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Abu Ghraib Prison

September 28, 2004 | From Associated Press
Pfc. Lynndie R. England, the soldier seen in some of the most notorious photos with naked Iraqi prisoners at Abu Ghraib prison, will face a court-martial in January on charges of abusing detainees, the Army said Monday. The 21-year-old reservist will be tried on 13 counts of abuse and six counts of indecent acts, said Lt. Gen. John R. Vines, commander of the 18th Airborne Corps at Ft. Bragg, where the trial is scheduled for Jan. 17-28. England did not enter a plea when she was arraigned Friday.
May 25, 2004 | Esther Schrader, Times Staff Writer
In choosing to demolish Abu Ghraib prison, where prisoners were tortured under Saddam Hussein and brutally abused by U.S. military guards, President Bush is seeking to clean up the Pentagon's image at home and abroad.
May 23, 2006 | From the Associated Press
A jury was chosen Monday in the court-martial of a military dog-handler charged with abusing detainees at Iraq's Abu Ghraib prison. Sgt. Santos A. Cardona, 32, is accused of allowing his Belgian shepherd to bite a detainee on the leg badly enough to require stitches and of harassing and threatening another detainee in violation of military code. Defense attorney Harvey J. Volzer contends the aggressive use of dogs was sanctioned high up the chain of command.
June 23, 2004 | From Associated Press
A U.S. military court judge Tuesday rejected a motion that sought a new Article 32 investigation into allegations that Staff Sgt. Ivan L. "Chip" Frederick II abused inmates at the Abu Ghraib prison. Ordering a new Article 32 investigation, the military equivalent of a grand jury inquiry, would have been tantamount to dropping the charges against Frederick, one of seven soldiers accused in the scandal. The judge, Col. James Pohl, rejected the motion during a pretrial hearing Tuesday.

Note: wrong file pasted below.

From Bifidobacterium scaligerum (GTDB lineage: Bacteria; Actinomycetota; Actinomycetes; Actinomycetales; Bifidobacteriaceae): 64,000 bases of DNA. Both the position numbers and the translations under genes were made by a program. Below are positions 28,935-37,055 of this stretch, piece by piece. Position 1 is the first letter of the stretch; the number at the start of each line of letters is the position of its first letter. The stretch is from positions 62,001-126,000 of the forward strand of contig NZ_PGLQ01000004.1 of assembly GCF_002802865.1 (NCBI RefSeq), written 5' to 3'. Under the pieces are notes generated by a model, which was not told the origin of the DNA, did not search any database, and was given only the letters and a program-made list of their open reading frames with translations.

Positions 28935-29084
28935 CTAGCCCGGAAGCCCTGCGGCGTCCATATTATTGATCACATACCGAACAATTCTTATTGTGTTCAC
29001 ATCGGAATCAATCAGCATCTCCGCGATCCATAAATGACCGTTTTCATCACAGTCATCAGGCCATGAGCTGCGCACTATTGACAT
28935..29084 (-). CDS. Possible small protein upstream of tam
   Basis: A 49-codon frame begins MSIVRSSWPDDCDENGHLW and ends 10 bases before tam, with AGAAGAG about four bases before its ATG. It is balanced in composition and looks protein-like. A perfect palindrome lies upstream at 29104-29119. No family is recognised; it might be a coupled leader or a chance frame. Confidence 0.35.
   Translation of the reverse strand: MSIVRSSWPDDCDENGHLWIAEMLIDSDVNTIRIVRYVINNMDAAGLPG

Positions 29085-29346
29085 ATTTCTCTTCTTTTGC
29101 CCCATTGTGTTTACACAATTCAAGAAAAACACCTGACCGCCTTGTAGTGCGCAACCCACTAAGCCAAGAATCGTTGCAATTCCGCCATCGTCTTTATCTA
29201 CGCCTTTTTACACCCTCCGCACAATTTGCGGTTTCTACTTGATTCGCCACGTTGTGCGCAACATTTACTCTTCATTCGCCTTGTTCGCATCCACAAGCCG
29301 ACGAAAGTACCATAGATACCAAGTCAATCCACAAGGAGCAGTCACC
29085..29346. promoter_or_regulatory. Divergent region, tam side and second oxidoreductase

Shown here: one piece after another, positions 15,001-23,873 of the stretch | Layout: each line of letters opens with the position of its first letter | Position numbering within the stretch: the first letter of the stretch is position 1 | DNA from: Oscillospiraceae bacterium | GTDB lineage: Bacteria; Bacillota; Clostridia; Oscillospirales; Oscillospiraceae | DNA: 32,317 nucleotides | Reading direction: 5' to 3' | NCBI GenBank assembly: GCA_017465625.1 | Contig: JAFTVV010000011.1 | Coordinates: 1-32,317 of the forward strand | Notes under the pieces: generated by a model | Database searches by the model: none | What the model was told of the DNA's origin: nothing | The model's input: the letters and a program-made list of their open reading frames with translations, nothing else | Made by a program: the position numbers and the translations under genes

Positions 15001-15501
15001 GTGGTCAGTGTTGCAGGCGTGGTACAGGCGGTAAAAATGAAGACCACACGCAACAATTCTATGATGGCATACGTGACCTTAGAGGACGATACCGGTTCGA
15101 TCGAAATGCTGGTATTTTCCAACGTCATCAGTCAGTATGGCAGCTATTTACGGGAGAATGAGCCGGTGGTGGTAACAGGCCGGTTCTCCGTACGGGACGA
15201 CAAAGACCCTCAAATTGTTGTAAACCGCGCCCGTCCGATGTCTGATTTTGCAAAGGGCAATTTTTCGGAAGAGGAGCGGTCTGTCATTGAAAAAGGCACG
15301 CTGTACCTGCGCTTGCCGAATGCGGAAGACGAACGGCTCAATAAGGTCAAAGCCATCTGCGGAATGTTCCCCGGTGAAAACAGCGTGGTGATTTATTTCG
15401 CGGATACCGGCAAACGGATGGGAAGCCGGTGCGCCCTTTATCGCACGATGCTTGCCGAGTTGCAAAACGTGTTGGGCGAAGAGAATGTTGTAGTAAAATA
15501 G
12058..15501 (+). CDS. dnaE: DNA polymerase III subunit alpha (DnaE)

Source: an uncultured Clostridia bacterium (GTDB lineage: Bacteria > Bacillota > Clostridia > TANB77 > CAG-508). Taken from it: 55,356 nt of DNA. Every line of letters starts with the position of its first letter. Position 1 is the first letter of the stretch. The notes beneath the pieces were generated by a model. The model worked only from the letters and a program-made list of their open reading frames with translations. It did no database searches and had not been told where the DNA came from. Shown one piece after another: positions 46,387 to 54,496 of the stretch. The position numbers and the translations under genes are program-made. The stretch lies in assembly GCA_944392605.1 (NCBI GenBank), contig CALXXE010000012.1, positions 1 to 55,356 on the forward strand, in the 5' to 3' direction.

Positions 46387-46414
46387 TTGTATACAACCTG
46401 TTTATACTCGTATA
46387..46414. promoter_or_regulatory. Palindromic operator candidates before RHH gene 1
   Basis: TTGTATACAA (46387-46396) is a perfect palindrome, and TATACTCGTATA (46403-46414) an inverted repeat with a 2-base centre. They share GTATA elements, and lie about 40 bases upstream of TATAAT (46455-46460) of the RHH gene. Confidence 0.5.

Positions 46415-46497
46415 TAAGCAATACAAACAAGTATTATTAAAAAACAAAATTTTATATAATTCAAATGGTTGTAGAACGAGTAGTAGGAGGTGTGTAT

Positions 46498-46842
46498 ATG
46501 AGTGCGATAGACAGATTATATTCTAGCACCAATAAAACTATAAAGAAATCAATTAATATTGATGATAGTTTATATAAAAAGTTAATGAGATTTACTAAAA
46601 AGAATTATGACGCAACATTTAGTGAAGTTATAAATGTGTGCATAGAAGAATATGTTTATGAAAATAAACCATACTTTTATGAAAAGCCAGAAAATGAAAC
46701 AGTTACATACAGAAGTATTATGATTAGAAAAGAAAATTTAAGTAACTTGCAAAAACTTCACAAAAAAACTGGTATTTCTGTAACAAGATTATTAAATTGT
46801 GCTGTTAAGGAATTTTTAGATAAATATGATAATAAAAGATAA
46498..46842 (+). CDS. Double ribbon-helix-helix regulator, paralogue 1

January 17, 2010 | By Steve Almond
The Ticking Is the Bomb A Memoir Nick Flynn W.W. Norton: 290 pp., $24.95 What does it mean that America tortures? That we simulate drowning prisoners, deprive them of sleep, shock them with electricity and sexually humiliate them? This is the question that haunts Nick Flynn's devastating new book. "The Ticking Is the Bomb" takes the same rough form as his celebrated memoir, "Another . . . Night in . . . City." It's a series of vignettes and lyric meditations. This time around, though, Flynn elegantly weaves his turbulent personal biography with the myths and realities of our recent imperial adventures.
May 20, 2004 | Esther Schrader, Times Staff Writer
The top U.S. military commander in Iraq told Congress on Wednesday that a lack of clear rules from the highest levels of his command may have created the climate for abuses at Abu Ghraib prison. It was the U.S. military's most explicit acknowledgment to date that command failures may have contributed to conditions giving rise to the abuse of Iraqi detainees. Since the scandal broke last month, the Bush administration has blamed the abuse on a small number of rogue prison guards.
February 24, 2005 | From Associated Press
A military jury convicted two British servicemen Wednesday of involvement in abusing Iraqi civilians, after a monthlong court-martial at a British base in Germany. The panel of seven senior officers found Lance Cpl. Mark Cooley, 25, and Cpl. Daniel Kenyon, 33, guilty. A third defendant, Lance Cpl. Darren Larkin, 30, had pleaded guilty. Sentencing for all three was set for Friday.
February 5, 2005 | From Associated Press
Sgt. Javal S. Davis, who admitted abusing detainees at Abu Ghraib prison in Iraq in late 2003, was sentenced Friday to six months in a military prison and given a bad-conduct discharge from the Army. A nine-man military jury deliberated for about 5 1/2 hours to determine the punishment for Davis, a former Abu Ghraib guard who confessed this week to stepping on the hands and feet of a group of handcuffed detainees and falling with his full weight on top of them.
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